Natural Language Semantics

, Volume 8, Issue 4, pp 255–290 | Cite as

Free Choice Disjunction and Epistemic Possibility

  • Thomas Ede Zimmermann


This paper offers an explanation of the fact that sentences of the form (1) ‘X may A or B’ may be construed as implying (2) ‘X may A and X may B’, especially if they are used to grant permission. It is suggested that the effect arises because disjunctions are conjunctive lists of epistemic possibilities. Consequently, if the modal may is itself epistemic, (1) comes out as equivalent to (2), due to general laws of epistemic logic. On the other hand, on a deontic reading of may, (2) is only implied under exceptional circumstances – which usually obtain when (1) is used performatively.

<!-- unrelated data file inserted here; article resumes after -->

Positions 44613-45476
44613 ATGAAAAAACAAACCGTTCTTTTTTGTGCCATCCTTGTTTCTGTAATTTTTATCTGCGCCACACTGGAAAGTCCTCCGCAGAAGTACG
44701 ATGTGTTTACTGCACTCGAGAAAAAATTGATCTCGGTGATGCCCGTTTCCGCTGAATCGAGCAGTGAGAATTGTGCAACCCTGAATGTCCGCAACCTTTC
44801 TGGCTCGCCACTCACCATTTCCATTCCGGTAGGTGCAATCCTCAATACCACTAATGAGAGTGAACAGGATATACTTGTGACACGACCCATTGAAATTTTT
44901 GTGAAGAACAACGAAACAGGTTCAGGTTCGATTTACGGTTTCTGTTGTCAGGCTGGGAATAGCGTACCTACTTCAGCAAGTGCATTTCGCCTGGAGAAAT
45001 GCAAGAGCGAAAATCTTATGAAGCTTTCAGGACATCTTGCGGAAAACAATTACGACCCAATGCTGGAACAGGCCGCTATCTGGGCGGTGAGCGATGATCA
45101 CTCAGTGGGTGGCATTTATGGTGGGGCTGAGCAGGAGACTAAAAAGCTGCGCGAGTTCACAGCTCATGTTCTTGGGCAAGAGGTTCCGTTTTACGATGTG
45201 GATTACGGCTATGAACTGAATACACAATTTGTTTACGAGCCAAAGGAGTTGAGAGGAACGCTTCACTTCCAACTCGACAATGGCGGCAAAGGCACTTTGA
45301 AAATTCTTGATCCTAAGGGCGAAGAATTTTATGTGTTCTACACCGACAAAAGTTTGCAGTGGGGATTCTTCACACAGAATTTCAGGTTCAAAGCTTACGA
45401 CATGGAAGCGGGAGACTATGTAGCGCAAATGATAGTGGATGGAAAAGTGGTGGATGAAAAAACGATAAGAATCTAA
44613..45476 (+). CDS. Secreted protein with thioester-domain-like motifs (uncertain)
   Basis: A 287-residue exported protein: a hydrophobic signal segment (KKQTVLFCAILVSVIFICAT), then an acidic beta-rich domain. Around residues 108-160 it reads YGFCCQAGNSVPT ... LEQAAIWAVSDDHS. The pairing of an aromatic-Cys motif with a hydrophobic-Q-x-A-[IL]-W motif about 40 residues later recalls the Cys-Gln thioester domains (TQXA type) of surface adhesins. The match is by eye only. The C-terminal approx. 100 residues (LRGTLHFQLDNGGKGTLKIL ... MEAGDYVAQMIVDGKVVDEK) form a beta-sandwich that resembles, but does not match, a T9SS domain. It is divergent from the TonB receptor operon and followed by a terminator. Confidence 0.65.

Free Choice Epistemic Logic Exceptional Circumstance Epistemic Possibility Conjunctive List 
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© Kluwer Academic Publishers 2000

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  • Thomas Ede Zimmermann

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